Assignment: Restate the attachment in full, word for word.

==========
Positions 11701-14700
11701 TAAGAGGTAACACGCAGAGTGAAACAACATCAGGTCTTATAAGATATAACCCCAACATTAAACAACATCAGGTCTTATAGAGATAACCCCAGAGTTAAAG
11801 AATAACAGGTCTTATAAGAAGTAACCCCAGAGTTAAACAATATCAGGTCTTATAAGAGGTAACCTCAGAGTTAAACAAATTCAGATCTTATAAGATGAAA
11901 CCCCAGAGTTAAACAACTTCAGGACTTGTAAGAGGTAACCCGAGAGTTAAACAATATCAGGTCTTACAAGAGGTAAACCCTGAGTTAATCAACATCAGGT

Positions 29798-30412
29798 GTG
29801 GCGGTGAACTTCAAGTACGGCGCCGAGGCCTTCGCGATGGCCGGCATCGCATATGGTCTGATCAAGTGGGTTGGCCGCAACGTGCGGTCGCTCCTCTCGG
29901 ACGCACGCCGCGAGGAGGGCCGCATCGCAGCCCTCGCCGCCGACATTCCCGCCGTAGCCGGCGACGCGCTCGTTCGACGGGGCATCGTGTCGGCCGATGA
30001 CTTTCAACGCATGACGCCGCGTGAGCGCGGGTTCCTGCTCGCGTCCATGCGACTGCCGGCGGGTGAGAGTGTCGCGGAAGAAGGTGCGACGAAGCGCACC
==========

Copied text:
Positions 11701-14700
11701 TAAGAGGTAACACGCAGAGTGAAACAACATCAGGTCTTATAAGATATAACCCCAACATTAAACAACATCAGGTCTTATAGAGATAACCCCAGAGTTAAAG
11801 AATAACAGGTCTTATAAGAAGTAACCCCAGAGTTAAACAATATCAGGTCTTATAAGAGGTAACCTCAGAGTTAAACAAATTCAGATCTTATAAGATGAAA
11901 CCCCAGAGTTAAACAACTTCAGGACTTGTAAGAGGTAACCCGAGAGTTAAACAATATCAGGTCTTACAAGAGGTAAACCCTGAGTTAATCAACATCAGGT

Positions 29798-30412
29798 GTG
29801 GCGGTGAACTTCAAGTACGGCGCCGAGGCCTTCGCGATGGCCGGCATCGCATATGGTCTGATCAAGTGGGTTGGCCGCAACGTGCGGTCGCTCCTCTCGG
29901 ACGCACGCCGCGAGGAGGGCCGCATCGCAGCCCTCGCCGCCGACATTCCCGCCGTAGCCGGCGACGCGCTCGTTCGACGGGGCATCGTGTCGGCCGATGA
30001 CTTTCAACGCATGACGCCGCGTGAGCGCGGGTTCCTGCTCGCGTCCATGCGACTGCCGGCGGGTGAGAGTGTCGCGGAAGAAGGTGCGACGAAGCGCACC